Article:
History

Pittsfield History

 

The city has a rich history and recently intensified it’s efforts to promote this attribute on both a state and national level. Due to it’s connections with several historical figures and structures, a historic district was created and placed on the National Register of Historic Places. There are many historic landmarks within the city limits, the most notable of which is the Pike County Courthouse. Located in Pittsfield, it was built in 1894 by Robert Franklin, a master mason who designed and supervised the keystone architecture of this courthouse. It is the third courthouse in the town, but the fourth in Pike County. The courthouse is fashioned of Cleveland sandstone.

The building is octagonal in shape, with overall dimensions of 110 feet by 119 feet with center dome reaching a height of 136 feet. Abraham Lincoln practiced law in Pittsfield, but not in this courthouse. He worked on 34 cases between 1839 and 1852. The historic courthouse is one of the most popular landmarks frequently photographed by tourists.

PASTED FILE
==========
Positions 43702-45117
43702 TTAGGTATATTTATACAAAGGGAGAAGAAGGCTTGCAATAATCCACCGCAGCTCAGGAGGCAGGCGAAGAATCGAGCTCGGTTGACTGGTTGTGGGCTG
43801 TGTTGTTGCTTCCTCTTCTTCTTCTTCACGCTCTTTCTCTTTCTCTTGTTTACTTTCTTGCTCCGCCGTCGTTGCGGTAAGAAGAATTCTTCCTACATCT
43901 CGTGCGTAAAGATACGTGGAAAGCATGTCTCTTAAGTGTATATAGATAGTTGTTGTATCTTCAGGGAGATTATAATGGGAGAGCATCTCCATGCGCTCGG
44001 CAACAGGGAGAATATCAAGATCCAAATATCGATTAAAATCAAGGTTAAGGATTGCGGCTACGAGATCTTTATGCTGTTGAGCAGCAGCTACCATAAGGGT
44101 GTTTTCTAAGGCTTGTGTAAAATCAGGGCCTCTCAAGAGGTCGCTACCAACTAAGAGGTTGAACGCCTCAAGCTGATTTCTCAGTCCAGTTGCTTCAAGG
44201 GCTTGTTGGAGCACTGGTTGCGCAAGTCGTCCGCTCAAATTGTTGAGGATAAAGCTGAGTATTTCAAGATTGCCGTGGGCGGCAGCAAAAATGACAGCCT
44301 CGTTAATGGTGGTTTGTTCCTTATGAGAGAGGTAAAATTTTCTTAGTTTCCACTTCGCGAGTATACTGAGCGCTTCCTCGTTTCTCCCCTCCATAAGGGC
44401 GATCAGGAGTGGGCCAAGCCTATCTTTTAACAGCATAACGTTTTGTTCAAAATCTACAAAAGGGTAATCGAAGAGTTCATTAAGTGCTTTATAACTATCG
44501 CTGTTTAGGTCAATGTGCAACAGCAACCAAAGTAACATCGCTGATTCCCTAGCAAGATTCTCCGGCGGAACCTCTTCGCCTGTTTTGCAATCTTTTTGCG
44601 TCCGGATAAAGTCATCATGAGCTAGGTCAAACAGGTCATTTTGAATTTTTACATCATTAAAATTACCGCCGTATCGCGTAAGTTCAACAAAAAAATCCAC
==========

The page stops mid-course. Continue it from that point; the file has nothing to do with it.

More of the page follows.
Abraham Lincoln and Stephen A. Douglas, spoke in this courtyard during the senatorial campaign of 1858. Lincoln’s private secretaries that accompanied him to the White House were from Pittsfield. John Hay, author of Pike County Ballads, diplomat and Secretary of State 1898-1905, received his academic education in Pittsfield and John G. Nicolay, edited the Whig Free Press which was published in Pittsfield prior to the Civil War.